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A rise in sea urchins and related damage to kelp forests impacts Oregon’s gray whales and their food

A rise in sea urchins and related damage to kelp forests impacts Oregon’s gray whales and their food
( NEWPORT, Ore. – A recent boom in the purple sea urchin population off the southern Oregon Coast appears to have had an indirect and negative impact on the gray whales that usually forage in the region, a new study shows.

When urchin numbers rise, the spiky marine invertebrates can devour kelp forests that are a critical habitat for zooplankton, the tiny aquatic organisms that are the primary prey of many marine animals. Damaged kelp forests lead to reductions in zooplankton, and with fewer zooplankton to feed on, gray whales spend less time foraging there, researchers with Oregon State University’s Marine Mammal Institute found.

“This study shows the cascading impacts of a change in the coastal ocean ecosystem in a way that has not been documented before,” said the study’s lead author, Lisa Hildebrand, a doctoral candidate in the Marine Mammal Institute’s Geospatial Ecology of Marine Megafauna Laboratory. “These impacts extend indirectly to a top predator, the gray whale, and it affects them in a negative way.”

The study was recently published in Nature Scientific Reports. Co-authors are Associate Professor Leigh Torres, who leads the GEMM Lab at Hatfield Marine Science Center in Newport, and researchers Solène Derville and Ines Hildebrand of Torres’ lab.

Sea urchin populations began to explode off the coast of Oregon following the Sea Star Wasting Syndrome pandemic that began in 2013. The pandemic led to an estimated 90% decline in sunflower sea stars, which are now listed as critically endangered.

Historically off the coast of Oregon, sunflower sea stars have been one of two natural predators of sea urchin. The other is the sea otter, which was wiped out of Oregon waters by fur trappers more than 100 years ago.

“In ecology, we think about the important role of redundancy in an ecosystem,” Torres said. “This is a good example of an ecosystem that lacks redundancy due to the loss of sea otters. The system could not sustain itself without both the otters and the sea stars.”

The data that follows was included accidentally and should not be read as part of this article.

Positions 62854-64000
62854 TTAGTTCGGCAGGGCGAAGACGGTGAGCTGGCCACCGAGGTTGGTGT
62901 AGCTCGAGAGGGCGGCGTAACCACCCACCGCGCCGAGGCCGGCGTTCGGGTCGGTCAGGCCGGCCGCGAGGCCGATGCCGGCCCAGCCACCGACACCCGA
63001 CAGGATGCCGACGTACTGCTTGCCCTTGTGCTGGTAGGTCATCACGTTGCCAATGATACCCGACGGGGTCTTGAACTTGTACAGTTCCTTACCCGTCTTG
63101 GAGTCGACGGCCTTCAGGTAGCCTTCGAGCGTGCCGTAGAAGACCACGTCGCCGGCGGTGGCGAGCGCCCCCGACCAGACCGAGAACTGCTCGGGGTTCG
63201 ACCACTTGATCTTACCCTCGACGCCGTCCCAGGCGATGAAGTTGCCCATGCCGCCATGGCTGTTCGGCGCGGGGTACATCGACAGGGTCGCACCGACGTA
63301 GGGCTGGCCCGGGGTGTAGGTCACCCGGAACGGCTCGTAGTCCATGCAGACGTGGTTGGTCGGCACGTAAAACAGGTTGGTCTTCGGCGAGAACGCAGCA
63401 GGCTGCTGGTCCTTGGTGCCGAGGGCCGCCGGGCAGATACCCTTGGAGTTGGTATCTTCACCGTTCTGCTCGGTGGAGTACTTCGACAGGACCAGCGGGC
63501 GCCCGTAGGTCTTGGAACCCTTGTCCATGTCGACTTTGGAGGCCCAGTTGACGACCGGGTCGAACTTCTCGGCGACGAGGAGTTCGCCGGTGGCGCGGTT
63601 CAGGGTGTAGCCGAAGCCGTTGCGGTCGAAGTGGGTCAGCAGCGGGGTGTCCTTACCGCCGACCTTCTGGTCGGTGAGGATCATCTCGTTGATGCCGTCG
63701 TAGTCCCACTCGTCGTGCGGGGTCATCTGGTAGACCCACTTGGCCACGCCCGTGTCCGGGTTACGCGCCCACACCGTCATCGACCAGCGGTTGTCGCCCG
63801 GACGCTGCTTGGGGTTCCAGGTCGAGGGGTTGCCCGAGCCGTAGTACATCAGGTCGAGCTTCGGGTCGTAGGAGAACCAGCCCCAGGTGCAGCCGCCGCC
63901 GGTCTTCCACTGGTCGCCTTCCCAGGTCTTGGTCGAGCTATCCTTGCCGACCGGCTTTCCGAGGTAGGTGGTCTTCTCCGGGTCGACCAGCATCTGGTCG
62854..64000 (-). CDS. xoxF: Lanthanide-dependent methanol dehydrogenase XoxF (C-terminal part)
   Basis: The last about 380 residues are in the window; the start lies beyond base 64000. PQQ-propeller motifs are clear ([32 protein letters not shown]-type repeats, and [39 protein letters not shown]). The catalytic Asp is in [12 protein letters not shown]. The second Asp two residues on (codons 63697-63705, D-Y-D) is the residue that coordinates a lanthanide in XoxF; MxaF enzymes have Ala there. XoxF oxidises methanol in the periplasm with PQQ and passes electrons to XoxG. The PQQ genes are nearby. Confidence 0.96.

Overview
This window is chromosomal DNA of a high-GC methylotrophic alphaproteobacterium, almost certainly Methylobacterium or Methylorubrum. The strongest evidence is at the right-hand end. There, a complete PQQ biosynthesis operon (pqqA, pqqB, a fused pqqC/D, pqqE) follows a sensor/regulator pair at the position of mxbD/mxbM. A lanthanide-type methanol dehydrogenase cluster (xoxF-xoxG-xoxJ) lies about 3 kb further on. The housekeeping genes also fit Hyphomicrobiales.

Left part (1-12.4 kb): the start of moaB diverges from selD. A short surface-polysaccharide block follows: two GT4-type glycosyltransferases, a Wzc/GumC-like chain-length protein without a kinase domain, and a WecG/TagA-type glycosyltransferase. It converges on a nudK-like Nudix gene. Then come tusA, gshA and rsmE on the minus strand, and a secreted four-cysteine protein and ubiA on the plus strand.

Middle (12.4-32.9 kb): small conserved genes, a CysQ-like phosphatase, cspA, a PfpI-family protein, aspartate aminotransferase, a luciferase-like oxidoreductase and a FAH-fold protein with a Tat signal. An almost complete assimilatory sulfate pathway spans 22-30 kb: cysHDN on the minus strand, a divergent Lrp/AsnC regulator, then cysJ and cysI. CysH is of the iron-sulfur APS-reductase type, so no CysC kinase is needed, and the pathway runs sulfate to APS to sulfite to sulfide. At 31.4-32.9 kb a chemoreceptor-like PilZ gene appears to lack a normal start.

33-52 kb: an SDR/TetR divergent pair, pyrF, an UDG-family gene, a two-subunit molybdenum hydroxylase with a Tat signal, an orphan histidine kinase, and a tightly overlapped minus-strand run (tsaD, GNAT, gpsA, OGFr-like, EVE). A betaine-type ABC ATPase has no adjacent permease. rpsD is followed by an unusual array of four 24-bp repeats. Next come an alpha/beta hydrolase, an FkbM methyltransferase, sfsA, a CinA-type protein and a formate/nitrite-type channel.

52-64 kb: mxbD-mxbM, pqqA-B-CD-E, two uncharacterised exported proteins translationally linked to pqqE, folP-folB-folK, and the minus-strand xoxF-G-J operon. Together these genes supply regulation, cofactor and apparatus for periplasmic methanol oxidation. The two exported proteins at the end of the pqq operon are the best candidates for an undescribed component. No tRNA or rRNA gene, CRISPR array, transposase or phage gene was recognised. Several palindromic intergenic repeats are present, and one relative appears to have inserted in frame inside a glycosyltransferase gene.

Sea urchins are naturally occurring in kelp forests, but the decline in sunflower sea stars meant there was no predator to keep the population in check. The researchers began to see the effects of that change in the ecosystem during their annual gray whale monitoring research in Port Orford.

Torres and her team have been monitoring gray whales and their environment in that region since 2015 as part of a 10-year study of the foraging ecology of gray whales in the Pacific Coast Feeding Group. This small subset of whales frequents near-shore waters along the Oregon and Pacific Northwest coast rather than traveling to the Arctic to forage each summer.

The research team, which includes local high school students and college undergraduates, spends six weeks each summer at OSU’s Port Orford Field Station. The location is ideal because there’s a large, protected cove that allows researchers to monitor whales easily from shore and also gives them access to the water, where they can collect zooplankton samples by kayak and use GoPro cameras to monitor underwater conditions.

“The overall goal of the research is to better understand what gray whales are feeding on near shore,” Lisa Hildebrand said. “We first started to see these dramatic images of sea urchins feeding on the kelp in 2018 and even more in 2019.”

The sea urchin-kelp dynamic has been well-studied, but this is the first study that looks beyond that relationship to the impacts on zooplankton that inhabit the kelp forest and their predators – the gray whales.

The researchers found that as the kelp was damaged or destroyed, fewer zooplankton, and in particular the tiny mysid shrimp that make up a big portion of the gray whale’s diet, remained in the near-shore waters. With fewer zooplankton in the area, the gray whales spent less time foraging there.

“In 2020 and 2021, we saw fewer whales and the whales we saw spent less time in that area,” Torres noted. “We also noted declines in gray whales’ body condition during these years while conducting other field studies off the coast of Newport.”

The researchers can’t say how exactly the decline in kelp leads to a decline in zooplankton, but they suspect the zooplankton may be using the kelp as a type of shelter, and it may be that zooplankton are retained within kelp beds because tides and currents are weaker inside these areas than outside, Hildebrand said.

The study highlights the ripple effects of ocean warming due to climate change, the researchers noted.

“Marine heatwaves and warmer ocean waters likely worsened the Sea Star Wasting Syndrome pandemic and young kelp tends to grow better in colder water. As a result, there was less drift kelp available for urchins to feed on in the nearshore system,” Lisa Hildebrand said.

In 2023, the researchers noted that the region showed signs of recovery, with fewer urchins and more kelp, zooplankton and whales. These recent observations may be signs of the ecosystem returning to conditions favorable for kelp growth.

“We think and we hope this system is recovering and we’ll continue to monitor it through our research,” Torres said. “Oregonians love having gray whales feeding along our coast and they need a healthy habitat to ensure that continues.”

The Marine Mammal Institute is part of Oregon State’s College of Agricultural Sciences and is based at Hatfield Marine Science Center. The study was funded in part by Oregon Sea Grant.


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[] A rise in sea urchins and related damage to kelp forests impacts Oregon’s gray whales and their food